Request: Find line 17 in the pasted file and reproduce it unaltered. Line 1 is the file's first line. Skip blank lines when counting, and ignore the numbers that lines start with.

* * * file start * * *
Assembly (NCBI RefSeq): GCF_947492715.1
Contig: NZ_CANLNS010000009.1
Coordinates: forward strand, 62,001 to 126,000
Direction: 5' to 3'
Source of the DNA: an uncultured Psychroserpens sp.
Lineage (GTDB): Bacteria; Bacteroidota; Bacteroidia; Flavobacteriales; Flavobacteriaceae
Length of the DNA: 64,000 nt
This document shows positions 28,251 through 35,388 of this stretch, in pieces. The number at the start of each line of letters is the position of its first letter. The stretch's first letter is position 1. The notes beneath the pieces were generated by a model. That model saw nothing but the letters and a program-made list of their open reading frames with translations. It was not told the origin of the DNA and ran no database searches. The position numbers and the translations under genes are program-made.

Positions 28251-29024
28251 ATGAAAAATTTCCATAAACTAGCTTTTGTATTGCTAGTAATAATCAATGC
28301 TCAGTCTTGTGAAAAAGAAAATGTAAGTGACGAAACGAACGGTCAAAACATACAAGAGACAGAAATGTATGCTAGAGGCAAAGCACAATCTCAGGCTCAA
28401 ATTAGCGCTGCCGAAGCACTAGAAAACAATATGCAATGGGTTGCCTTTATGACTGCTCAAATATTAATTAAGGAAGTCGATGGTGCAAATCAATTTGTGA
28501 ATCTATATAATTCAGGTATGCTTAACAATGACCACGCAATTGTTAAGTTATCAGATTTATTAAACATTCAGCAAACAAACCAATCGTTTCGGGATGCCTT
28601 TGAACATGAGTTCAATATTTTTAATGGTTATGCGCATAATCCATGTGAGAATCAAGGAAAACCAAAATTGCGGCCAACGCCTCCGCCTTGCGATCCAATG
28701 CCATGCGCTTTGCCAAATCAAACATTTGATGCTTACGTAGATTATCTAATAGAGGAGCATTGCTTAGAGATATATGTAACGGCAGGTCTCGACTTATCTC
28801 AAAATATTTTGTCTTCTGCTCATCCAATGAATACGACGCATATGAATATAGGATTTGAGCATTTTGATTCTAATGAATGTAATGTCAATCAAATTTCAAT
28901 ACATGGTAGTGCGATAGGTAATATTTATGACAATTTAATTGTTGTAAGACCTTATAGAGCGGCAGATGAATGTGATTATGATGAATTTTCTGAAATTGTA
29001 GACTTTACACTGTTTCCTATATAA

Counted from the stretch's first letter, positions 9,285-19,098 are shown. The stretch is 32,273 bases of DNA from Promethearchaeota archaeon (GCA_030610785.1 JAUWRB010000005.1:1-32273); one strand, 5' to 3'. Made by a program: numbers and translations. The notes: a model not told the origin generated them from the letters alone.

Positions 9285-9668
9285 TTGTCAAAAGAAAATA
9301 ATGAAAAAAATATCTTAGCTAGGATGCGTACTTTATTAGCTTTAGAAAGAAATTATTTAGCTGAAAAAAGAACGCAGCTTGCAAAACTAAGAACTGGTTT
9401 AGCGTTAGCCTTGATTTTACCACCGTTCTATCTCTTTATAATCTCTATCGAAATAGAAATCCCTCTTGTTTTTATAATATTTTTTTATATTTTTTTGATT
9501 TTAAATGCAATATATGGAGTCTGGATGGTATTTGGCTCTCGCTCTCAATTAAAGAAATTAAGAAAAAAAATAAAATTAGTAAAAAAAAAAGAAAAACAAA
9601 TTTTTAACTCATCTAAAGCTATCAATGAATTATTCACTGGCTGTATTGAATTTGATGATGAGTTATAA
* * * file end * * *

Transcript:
28901 ACATGGTAGTGCGATAGGTAATATTTATGACAATTTAATTGTTGTAAGACCTTATAGAGCGGCAGATGAATGTGATTATGATGAATTTTCTGAAATTGTA